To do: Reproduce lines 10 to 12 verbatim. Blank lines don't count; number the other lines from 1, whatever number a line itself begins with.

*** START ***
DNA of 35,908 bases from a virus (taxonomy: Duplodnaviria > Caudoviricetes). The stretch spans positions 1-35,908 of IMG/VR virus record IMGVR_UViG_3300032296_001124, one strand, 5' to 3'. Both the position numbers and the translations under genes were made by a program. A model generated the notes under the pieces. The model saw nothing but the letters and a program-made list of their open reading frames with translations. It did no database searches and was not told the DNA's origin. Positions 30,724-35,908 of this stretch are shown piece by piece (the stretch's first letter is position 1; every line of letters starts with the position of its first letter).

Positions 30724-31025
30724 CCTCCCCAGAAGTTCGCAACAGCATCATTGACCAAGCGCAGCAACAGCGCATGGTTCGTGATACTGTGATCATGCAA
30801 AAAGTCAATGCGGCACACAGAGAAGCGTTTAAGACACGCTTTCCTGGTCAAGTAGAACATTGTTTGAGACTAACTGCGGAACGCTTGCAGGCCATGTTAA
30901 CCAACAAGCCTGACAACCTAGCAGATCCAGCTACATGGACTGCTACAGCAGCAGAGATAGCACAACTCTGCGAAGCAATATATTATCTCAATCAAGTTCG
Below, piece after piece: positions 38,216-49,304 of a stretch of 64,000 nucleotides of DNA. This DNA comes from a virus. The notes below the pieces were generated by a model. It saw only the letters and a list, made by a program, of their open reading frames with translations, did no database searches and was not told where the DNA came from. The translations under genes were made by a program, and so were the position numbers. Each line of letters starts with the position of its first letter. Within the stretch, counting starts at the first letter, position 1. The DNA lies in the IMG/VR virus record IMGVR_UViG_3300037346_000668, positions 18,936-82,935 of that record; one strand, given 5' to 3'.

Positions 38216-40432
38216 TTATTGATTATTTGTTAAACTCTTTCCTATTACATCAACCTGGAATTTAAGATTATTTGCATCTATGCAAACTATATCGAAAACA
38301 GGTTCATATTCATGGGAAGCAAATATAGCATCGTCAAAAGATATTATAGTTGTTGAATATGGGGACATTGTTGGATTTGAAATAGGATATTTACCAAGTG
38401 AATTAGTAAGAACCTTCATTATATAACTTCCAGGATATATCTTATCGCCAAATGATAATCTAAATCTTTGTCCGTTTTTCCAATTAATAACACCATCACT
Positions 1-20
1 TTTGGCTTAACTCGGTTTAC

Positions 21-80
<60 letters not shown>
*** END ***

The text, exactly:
38401 AATTAGTAAGAACCTTCATTATATAACTTCCAGGATATATCTTATCGCCAAATGATAATCTAAATCTTTGTCCGTTTTTCCAATTAATAACACCATCACT
Positions 1-20
1 TTTGGCTTAACTCGGTTTAC